Excerpt Description: Mars Earle explains how they learned the history of the University at the same time that they were engaging with their Black identity more fully, a coinciding that resulted in their engagement in racial justice organizing.
Interviewee Name: Mars Earle
Interviewer: Charlotte Fryar
Excerpt Transcript: “And so Real Silent Sam was something that I was introduced to what the organization was, why it existed, what the history was like really digging into the ancestry of UNC, right at a a time that I was like really interactive with my blackness in a much more whole and healing way. And it just made so much sense of feeling like this physical place has felt so draining and so exhausting, and I haven’t really been able to articulate why. This was like, well maybe it’s just me, maybe I’m just not cut out for college, like x, y, z, x, y, z. And then really learning how much time and energy and resources had been put into keeping folks of color off of that campus as students and as actual participants, and just like how deeply entrenched that was in the university that even these diversity programs and some really powerful important spaces that existed were still constantly being undermined. So I felt like that was really—that the other kinds of organizing that I had been doing in space-keeping and just trying to do some real work on myself. Like Real Silent Sam became a place of like, okay, all these things are really intersecting around this issue of taking back space.”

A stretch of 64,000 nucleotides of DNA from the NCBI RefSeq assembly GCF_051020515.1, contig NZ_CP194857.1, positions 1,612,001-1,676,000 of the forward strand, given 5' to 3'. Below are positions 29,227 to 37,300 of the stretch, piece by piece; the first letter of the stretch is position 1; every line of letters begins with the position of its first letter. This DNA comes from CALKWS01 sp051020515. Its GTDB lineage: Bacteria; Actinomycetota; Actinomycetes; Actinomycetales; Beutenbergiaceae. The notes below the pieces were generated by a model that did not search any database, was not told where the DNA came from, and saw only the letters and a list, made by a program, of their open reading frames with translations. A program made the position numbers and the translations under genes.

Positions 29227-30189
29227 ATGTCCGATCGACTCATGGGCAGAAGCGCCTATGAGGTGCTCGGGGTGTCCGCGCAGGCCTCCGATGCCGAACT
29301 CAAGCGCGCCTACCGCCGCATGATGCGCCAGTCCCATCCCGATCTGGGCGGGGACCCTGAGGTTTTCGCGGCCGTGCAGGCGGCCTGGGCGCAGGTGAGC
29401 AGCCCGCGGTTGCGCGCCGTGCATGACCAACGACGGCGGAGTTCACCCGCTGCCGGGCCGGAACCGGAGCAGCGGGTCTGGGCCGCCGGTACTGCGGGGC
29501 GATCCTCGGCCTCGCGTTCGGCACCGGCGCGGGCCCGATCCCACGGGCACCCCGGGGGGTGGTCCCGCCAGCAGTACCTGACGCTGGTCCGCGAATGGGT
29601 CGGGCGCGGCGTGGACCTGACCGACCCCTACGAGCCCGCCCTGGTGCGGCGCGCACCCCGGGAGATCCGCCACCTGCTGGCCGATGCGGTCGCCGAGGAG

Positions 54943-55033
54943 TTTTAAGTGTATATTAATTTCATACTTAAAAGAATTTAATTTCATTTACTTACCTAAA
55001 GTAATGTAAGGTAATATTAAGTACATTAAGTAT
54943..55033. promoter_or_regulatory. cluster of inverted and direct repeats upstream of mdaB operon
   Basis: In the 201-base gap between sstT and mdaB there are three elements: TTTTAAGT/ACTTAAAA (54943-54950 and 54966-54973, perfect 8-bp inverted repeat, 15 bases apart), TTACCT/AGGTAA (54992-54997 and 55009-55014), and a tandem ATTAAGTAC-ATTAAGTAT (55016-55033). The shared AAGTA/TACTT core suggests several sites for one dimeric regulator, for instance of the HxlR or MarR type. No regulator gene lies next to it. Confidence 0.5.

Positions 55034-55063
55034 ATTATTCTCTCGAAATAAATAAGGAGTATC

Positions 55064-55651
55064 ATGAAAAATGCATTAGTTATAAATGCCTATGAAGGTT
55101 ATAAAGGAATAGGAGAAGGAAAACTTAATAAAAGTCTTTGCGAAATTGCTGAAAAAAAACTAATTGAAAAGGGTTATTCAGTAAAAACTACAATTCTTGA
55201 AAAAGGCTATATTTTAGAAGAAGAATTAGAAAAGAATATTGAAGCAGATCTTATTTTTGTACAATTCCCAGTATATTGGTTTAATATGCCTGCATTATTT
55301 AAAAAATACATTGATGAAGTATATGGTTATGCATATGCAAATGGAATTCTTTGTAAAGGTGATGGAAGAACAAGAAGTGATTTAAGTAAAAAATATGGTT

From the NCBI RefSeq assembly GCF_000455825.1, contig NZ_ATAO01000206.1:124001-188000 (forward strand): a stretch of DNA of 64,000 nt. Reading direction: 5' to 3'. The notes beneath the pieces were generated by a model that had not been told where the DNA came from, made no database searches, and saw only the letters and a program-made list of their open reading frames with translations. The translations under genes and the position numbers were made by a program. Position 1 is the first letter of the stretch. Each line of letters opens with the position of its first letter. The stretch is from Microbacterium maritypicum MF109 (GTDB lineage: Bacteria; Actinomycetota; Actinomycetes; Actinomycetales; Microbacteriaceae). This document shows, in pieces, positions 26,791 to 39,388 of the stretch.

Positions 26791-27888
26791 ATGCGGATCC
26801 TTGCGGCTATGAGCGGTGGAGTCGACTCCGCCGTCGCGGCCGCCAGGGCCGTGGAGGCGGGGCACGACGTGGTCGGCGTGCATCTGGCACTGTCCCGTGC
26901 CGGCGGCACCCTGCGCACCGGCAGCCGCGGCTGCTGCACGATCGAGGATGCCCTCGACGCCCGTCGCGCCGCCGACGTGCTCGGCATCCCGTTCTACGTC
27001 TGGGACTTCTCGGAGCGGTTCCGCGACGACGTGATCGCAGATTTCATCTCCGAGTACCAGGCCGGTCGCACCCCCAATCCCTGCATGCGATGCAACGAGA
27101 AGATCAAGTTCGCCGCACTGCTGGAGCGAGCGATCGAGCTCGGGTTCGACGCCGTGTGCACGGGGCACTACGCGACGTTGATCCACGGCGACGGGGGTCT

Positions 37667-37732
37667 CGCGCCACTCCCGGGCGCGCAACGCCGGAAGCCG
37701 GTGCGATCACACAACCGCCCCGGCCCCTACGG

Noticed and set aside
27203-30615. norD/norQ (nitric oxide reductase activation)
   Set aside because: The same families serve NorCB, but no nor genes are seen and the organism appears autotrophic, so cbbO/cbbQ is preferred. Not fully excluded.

Organization: Real Silent Sam Coalition
Excerpt Length: 1:54
Interview Date: 3/3/2018
Interview Location: Durham, North Carolina
Campus Space: Saunders Hall
Citation: Interview with Mars Earle by Charlotte Fryar, 3 March 2018, in the Southern Oral History Program Collection (#4007), Southern Historical Collection, Wilson Library, University of North Carolina at Chapel Hill.